Get an Employer Reference

Secure a positive letter of recommendation from any past employer, teacher, coach, or community leader who can vouch for your abilities and character. This helps counteract the stigma related to your record.

Highlight Your Soft Skills

On your resume and in interviews, emphasize soft skills like teamwork, communication, problem-solving, and punctuality. Tout specialized licenses or technical skills applicable to the position as well. This focuses employers on your positive attributes versus your past mistakes.

Industries More Likely to Hire Those with a DV Charge

While no two businesses operate the same, some industries tend to be more open to hiring those with domestic violence charges. High turnover roles with labor shortages are often viable options, including:

Food Service and Hospitality

Restaurants, hotels, resorts, and catering companies frequently experience staffing challenges. They may weigh hiring needs over minor criminal records. Seek waiter, line cook, dishwasher, bellhop, and maintenance positions.

Manufacturing and Warehousing

Factory and warehouse settings need abundant manual labor. Screening standards may be less stringent except for sensitive managerial roles. Look for assembly line, stocking, packaging, and fulfillment roles.

Construction and Landscaping

Facing constant demand for workers, construction firms and landscapers routinely hire applicants with varied backgrounds if they have relevant skills. Ask about laborer, moving, flooring, painting, and groundskeeper roles.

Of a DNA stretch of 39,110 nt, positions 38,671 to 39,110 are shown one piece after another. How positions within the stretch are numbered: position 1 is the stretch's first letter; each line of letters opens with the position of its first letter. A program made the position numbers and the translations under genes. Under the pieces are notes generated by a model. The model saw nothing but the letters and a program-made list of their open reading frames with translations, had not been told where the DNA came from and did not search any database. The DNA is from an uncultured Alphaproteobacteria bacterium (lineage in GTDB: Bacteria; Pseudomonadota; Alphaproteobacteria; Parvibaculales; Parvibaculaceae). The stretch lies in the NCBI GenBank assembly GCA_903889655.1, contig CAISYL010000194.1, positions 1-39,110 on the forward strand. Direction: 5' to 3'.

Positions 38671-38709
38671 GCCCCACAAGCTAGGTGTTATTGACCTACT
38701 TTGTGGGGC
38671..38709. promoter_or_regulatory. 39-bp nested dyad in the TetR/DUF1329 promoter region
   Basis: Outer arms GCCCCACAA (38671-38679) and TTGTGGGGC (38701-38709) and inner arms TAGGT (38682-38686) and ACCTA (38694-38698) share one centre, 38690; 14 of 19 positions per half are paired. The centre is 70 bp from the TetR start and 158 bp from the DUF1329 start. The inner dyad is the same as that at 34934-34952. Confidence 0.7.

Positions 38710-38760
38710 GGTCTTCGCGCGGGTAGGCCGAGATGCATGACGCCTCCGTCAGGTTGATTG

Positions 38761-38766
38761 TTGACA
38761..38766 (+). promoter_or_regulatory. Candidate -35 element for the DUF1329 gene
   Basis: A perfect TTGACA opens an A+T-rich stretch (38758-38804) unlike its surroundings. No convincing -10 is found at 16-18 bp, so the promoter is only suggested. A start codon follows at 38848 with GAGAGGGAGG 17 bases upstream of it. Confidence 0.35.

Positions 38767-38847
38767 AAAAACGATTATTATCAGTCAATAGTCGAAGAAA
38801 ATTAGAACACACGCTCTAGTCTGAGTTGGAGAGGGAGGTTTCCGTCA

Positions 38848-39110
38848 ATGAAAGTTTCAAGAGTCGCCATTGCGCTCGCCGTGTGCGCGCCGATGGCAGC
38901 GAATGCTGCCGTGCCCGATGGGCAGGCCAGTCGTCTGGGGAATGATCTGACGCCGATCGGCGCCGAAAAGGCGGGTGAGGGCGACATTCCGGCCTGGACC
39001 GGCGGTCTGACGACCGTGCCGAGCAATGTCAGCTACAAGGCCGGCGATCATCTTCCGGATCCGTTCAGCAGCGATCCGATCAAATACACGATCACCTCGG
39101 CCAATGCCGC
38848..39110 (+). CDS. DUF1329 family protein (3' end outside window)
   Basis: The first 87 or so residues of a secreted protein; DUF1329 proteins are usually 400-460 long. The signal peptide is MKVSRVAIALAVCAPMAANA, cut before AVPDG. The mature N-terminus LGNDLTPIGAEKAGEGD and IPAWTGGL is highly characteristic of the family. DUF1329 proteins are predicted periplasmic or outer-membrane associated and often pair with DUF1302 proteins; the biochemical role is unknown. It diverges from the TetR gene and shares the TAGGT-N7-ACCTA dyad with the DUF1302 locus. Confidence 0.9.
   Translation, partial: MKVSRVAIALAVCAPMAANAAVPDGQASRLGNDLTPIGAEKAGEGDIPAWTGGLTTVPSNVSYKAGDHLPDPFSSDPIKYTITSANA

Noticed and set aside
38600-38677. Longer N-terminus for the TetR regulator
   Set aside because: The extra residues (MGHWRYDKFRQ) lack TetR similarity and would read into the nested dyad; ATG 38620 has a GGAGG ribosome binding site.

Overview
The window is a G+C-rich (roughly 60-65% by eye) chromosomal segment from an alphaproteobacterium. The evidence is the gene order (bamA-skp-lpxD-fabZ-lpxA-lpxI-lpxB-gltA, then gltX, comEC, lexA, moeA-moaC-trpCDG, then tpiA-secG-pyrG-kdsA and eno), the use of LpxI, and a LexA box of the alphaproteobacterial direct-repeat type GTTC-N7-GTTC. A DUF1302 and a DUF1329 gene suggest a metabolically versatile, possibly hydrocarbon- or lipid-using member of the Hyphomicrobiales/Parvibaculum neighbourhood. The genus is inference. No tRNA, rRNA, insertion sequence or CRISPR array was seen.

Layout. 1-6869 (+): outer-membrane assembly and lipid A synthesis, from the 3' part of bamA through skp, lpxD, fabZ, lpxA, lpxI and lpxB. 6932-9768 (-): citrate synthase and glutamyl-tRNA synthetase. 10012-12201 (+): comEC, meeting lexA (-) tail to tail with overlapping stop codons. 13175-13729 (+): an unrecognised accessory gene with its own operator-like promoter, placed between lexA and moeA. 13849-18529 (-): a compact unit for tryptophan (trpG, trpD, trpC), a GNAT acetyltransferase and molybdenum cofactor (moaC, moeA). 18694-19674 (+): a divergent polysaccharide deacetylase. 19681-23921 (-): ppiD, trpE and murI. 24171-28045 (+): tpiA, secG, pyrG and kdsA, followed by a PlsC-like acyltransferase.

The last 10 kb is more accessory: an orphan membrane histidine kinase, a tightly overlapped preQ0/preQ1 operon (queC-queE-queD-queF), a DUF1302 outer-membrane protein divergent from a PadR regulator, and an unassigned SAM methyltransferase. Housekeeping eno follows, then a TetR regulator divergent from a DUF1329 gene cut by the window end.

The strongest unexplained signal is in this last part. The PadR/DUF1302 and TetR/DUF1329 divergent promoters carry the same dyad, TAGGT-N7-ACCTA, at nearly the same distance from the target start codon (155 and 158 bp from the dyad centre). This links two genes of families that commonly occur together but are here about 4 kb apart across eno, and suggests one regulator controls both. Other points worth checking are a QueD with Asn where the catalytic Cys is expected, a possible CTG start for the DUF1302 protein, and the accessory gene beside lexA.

Startups and Small Businesses

Growing startups and small companies have more flexibility in their hiring protocols than big corporations. With fewer resources for extensive background checks, small business owners may instead judge you on your merits.

Getting Legal Help Clearing Your Record

While not guaranteed, clearing your domestic violence arrest record through California’s penal code can greatly improve your appeal to potential employers. Consult with a criminal defense lawyer to understand your options based on the circumstances of your specific case.

Having an arrest expunged, dismissed, or sealed – if qualified under state law – takes away the ability of most employers to consider the incident in their hiring decisions. It is up to you to take proactive legal steps to make this happen. An experienced attorney maximizes the odds that your petition will be approved.

Moving Forward With Your Career After a Domestic Violence Conviction

A past domestic violence arrest can feel like an insurmountable barrier, closing doors across countless industries and roles. But properly managing your record and strategically targeting the right positions means you can still find meaningful work. Being honest, highlighting your strengths, and being open-minded about opportunities pave the way for career success.

If you require experienced legal help clearing or explaining a past domestic violence arrest, reach out to our firm. Our California criminal defense attorneys at Kolacia Law have assisted many clients like you in dropping domestic violence charges and expungements of eligible offenses. We know California employment laws and can advise if your record may be concealed or removed.

There is hope – contact us today to discuss your case.

Author Bio

Daniel Kolacia is the CEO and Managing Partner of Kolacia Law Firm, a Rancho Cucamonga, CA, criminal defense law firm. As a former prosecutor with more than 15 years of experience in criminal defense, he is knowledgeable about both sides of the courtroom, an advantage he uses to help defend his clients. He has zealously represented clients in various legal matters, including white-collar crimes, misdemeanors, felonies, traffic cases, and other criminal charges.

Daniel received his Juris Doctor from the Southwestern University School of Law and is a member of the California Bar Association. He has received numerous accolades for his work and has worked on several high-profile cases featured on Dateline, CNBC, Los Angeles Times, and various local publications.